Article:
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malkat

Into The Woods

55 posts in this topic

I am by no means an authority on Sondheim, but I did find this fairly interesting analysis:

 

Though Sweeney Todd is a top-drawer musical, it falls short of Sondheim classics like Company, Sunday In The Park With George, and Into The Woods because its metaphors seem less personal. Where other Sondheim works turn history and psychology into keen explorations of adult fears, Sweeney Todd uses a more conventional (albeit macabre) story to critique how capitalism and urban industrialization combine to chew up human beings. Still, Sweeney Todd, like The Last Of Sheila, is essential to understanding Sondheim's personality, which encompasses both a generous spirit and a dark side. When Hearn and Lansbury romp through the song "A Little Priest," imagining how various classes of people might taste, Sondheim lets his latent misanthropy rage.

http://www.avclub.com/content/node/7947

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The first time I saw it, I paid. The second time, it was on a comp. I think Sondheim is the worst thing that ever happened to Broadway.

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I don't know if Johnm is gone or not, but in any case, I just read early this mornings' posts and wondered what Steven Sondheim had to do with WSS?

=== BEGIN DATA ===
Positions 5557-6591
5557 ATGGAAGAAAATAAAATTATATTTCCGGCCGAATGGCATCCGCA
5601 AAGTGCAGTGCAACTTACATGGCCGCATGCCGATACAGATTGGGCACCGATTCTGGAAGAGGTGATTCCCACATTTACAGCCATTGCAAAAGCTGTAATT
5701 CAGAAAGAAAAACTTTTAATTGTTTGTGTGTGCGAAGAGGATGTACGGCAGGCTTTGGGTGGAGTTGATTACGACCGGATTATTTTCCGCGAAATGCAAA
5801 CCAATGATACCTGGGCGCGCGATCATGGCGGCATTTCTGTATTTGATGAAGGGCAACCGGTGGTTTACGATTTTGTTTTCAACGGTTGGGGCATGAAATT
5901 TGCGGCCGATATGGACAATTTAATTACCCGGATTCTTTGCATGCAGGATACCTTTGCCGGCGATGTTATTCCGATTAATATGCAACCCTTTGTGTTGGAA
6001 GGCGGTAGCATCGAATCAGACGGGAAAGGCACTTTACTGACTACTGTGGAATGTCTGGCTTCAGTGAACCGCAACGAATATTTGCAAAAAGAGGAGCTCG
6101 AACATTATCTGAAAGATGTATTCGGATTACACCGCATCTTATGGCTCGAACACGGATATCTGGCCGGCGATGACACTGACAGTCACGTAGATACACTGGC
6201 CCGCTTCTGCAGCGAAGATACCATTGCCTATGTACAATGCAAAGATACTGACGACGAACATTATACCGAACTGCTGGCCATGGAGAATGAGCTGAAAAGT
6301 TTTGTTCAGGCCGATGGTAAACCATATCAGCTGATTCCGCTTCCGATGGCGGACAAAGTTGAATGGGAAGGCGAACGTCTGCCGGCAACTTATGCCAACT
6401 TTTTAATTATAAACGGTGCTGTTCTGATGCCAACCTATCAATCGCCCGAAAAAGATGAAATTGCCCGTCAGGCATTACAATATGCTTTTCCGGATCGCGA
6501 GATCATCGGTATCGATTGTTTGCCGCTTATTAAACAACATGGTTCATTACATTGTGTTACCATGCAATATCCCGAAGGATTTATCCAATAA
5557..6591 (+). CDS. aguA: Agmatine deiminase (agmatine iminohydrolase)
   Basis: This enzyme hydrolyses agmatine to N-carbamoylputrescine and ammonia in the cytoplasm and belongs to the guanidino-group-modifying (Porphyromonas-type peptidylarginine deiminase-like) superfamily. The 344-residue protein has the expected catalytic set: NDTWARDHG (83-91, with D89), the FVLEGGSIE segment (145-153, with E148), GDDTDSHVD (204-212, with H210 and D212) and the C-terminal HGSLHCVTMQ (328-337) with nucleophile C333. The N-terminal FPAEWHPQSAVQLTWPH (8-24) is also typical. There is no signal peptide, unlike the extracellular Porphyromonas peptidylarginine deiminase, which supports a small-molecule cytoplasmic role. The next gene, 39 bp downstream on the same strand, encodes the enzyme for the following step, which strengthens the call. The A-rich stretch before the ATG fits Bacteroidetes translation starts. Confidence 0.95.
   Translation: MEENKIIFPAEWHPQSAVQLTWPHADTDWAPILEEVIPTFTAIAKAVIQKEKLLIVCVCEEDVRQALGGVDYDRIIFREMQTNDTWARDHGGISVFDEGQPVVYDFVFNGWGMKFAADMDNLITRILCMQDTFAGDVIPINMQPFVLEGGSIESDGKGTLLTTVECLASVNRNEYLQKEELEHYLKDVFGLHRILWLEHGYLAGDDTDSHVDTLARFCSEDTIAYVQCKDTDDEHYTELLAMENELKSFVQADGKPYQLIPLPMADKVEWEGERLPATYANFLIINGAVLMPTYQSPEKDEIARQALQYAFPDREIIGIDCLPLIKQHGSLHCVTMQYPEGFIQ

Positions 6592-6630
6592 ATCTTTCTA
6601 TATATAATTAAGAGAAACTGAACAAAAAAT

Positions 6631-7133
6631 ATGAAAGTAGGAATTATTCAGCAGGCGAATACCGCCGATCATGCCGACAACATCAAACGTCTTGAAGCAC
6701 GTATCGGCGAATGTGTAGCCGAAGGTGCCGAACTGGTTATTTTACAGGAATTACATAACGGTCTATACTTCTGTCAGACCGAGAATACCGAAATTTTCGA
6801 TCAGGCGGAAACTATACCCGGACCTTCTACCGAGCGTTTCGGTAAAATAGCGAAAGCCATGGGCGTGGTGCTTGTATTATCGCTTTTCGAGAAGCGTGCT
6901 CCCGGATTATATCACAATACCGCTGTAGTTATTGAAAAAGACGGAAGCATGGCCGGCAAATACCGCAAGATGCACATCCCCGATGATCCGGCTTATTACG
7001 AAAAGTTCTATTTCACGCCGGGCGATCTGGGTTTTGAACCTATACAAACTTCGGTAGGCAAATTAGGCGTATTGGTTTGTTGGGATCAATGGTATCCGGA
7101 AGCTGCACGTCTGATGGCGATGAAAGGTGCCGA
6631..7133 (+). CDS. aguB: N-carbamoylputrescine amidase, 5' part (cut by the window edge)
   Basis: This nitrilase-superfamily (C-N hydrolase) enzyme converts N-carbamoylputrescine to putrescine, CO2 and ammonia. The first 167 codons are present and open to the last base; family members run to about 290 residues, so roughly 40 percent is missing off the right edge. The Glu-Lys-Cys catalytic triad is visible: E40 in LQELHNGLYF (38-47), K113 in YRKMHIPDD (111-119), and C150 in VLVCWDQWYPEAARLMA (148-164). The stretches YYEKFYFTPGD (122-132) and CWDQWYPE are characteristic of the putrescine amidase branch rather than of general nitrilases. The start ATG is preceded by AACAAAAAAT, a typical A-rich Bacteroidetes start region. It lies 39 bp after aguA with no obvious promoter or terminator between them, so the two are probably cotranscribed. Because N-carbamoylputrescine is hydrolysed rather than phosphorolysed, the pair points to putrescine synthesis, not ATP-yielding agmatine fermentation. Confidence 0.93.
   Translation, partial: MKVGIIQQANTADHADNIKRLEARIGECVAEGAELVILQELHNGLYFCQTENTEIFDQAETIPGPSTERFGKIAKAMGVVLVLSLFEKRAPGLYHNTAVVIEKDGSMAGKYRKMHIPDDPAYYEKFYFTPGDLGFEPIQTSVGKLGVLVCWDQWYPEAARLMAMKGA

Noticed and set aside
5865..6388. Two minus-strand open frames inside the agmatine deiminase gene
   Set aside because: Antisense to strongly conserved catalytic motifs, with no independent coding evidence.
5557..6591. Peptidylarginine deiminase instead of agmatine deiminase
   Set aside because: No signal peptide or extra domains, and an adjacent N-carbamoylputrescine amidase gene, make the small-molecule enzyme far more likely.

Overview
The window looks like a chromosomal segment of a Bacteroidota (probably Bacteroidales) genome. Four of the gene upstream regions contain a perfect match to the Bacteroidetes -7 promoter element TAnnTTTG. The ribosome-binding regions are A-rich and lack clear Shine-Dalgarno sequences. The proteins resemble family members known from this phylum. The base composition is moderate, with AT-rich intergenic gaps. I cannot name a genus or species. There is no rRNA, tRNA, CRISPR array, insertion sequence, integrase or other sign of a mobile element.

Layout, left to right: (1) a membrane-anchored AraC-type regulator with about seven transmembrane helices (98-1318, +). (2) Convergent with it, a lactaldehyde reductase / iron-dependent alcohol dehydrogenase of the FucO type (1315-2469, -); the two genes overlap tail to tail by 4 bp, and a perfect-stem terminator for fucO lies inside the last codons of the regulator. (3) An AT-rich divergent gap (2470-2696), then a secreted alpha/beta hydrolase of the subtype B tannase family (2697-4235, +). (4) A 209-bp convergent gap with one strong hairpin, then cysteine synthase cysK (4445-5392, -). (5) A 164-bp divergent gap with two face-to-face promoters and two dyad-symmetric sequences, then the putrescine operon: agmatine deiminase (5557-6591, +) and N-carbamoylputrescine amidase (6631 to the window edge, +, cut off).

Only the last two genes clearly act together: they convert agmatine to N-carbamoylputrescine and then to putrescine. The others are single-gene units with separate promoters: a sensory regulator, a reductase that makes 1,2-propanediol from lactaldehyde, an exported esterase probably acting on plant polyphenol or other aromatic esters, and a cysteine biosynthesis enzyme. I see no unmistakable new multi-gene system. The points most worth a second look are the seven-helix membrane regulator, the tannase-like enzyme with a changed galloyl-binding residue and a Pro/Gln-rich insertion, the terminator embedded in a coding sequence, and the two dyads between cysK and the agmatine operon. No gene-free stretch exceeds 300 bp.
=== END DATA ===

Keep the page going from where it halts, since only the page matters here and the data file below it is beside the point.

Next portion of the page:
If he did anything at all, it was producing, and it was over 40 years ago, any mistakes he made were when he was starting out I imagine.

 

Anne

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Yes, malkat:

 

He wrote the lyrics. I never new that. Music, orchestration, arrangements etc. were all done by a 4 man team, not including Sondheim.

 

Anne

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Here's an interesting bit of Sondheim trivia that happens to involve TCM:

 

Stephen Sondheim was the Turner Classic Movies programmer for March 22, 2005, the cable network's way of honoring him on his 75th birthday. The six films he picked for his birthday tribute were The Mind Reader (1933), starring the under-appreciated Warren William as a con-man posing as a clairvoyant; The Clock (1945), Vincente Minnelli's classic film of war-time love, starring Judy Garland & Robert Walker; Smiles of a Summer Night (1955), the Ingmar Bergman classic on which he based his "Little Night Music, A"; Out of the Fog (1941), an ur-noir starring the ur-Brando, the great John Garfield, plus the always intriguing Ida Lupino; Night Must Fall (1937), the classic thriller in which Robert Montgomery first played against type, this time as a serial killer who carries around a head in a hat-box; and Torchy Blane in Chinatown (1938), starring brassy Glenda Farrell as a brassy female reporter who never goes near Chinatown.

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I love Sondheim. I've been in local theatre productions of several of his shows--Sweeney Todd (Mrs. Lovett), Into the Woods (Lucinda), Merrily We Roll Along (Beth), Anyone Can Whistle (Cora Hoover Hooper). He is not for everyone, and he can be a bit of an acquired taste.